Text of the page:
I don't agree. Look, I'm no fan of Orthodoxy, but the Orthodox women of today's world are Orthodox by choice. Any one of them can toss the frum clothes and head for a Reform shul or change religions or live a totally secular life. One friend of mine did just that--it was a gut-wrenching choice for her, to leave the community she grew up in, but she knew it wasn't for her. She's happily secular now, and warming to Reform Judaism.cnorman18 wrote:By today's standards, Orthodox Judaism is repressive of women and limits their rights and independence . . .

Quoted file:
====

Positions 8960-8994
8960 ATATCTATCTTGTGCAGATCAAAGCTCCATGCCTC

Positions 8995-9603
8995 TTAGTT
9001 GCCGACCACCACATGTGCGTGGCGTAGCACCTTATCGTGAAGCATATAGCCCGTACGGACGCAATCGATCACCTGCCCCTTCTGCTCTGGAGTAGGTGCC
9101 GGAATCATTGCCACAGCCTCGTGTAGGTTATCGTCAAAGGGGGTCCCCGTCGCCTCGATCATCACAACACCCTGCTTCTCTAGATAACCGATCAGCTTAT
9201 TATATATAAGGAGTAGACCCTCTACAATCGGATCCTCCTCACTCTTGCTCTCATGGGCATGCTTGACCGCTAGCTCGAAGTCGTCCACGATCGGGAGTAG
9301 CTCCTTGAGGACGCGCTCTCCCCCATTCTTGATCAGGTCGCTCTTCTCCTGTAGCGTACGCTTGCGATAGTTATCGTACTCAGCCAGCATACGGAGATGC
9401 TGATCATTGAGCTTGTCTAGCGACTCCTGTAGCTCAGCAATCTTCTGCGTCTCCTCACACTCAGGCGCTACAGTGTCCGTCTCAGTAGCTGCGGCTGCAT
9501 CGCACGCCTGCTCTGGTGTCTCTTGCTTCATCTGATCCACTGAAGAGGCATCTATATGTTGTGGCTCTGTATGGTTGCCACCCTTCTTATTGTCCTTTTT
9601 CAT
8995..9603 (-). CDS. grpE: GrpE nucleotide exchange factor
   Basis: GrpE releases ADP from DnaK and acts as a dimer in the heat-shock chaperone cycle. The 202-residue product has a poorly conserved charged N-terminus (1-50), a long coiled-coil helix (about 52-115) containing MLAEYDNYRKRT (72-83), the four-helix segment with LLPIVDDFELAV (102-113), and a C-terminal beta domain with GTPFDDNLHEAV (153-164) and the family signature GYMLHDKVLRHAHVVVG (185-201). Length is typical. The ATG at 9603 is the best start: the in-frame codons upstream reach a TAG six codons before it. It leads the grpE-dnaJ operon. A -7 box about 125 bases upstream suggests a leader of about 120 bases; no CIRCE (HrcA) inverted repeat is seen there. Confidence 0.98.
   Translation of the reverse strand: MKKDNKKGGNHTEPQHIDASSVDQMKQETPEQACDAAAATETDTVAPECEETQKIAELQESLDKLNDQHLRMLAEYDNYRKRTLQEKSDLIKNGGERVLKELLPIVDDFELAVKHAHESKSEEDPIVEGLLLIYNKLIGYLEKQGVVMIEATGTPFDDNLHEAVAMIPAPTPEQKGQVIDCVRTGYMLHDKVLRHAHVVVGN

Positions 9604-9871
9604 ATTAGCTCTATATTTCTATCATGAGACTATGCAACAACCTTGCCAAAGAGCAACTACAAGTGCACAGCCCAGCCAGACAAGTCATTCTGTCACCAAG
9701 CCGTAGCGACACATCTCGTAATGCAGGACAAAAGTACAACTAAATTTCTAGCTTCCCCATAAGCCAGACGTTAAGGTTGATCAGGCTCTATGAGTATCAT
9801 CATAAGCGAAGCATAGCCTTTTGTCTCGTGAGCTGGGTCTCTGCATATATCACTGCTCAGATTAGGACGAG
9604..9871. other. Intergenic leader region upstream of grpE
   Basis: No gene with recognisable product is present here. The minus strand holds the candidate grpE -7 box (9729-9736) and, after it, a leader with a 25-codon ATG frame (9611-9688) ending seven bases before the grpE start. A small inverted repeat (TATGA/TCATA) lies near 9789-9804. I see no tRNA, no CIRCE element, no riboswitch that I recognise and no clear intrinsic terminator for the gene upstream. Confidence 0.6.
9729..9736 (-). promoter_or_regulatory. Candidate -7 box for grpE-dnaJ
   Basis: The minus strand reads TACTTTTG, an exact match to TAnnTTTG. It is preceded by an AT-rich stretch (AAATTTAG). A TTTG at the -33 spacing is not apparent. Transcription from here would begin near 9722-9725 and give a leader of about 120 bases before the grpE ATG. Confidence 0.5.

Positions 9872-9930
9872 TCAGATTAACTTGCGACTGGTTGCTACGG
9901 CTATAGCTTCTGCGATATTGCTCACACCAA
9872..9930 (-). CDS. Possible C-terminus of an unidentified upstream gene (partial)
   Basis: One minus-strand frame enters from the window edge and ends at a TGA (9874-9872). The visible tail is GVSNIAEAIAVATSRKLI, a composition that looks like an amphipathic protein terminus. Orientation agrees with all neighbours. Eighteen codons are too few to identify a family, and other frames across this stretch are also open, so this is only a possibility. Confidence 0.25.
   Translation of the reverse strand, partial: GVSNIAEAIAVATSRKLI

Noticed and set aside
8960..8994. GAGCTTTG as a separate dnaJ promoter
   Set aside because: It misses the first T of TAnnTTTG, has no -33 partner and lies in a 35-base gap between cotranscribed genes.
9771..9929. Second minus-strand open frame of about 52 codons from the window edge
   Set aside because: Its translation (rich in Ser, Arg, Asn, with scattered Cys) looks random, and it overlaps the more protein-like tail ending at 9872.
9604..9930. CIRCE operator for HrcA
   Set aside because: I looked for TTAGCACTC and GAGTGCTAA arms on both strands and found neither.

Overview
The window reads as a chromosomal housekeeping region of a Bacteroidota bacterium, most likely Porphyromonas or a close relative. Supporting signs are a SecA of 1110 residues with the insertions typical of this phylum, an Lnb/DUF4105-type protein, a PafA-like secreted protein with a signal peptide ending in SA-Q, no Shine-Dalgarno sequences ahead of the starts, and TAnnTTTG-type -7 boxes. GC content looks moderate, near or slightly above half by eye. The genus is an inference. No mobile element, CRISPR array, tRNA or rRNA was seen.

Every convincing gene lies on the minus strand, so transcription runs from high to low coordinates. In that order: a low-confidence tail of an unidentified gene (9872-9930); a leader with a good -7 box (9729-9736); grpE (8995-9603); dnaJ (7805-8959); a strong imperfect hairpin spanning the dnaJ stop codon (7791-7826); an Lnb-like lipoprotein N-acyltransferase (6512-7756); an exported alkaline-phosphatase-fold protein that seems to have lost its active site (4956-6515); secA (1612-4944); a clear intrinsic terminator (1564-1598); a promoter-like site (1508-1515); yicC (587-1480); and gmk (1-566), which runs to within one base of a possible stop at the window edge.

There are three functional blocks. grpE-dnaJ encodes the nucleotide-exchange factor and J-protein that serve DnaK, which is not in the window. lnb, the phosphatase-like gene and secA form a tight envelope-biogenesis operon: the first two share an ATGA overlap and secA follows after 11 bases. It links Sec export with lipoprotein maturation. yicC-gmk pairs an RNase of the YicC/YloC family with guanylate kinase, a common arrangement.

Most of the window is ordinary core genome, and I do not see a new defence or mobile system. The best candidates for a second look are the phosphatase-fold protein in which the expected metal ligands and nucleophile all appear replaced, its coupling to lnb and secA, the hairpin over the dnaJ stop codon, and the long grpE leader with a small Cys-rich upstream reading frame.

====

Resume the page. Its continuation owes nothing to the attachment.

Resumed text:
And another friend of mine left secularity for Orthodox Judaism--and she's quite happy being Orthodox, thank you very much. She does not feel repressed and her rights haven't been trampled. How could they be? She's a U.S. citizen. Even if you're Orthodox in Jerusalem there's nothing to stop you from taking the next bus to Tel Aviv.
Orthodox Judaism isn't egalitarian--no doubt about that. But the women who want it to be--or want it to be to a greater extent--either join the Orthodox feminist movement or join another branch of Judaism. So I don't view Orthodox women as "repressed" or as having "trampled rights." They're just women who have made different choices than I have.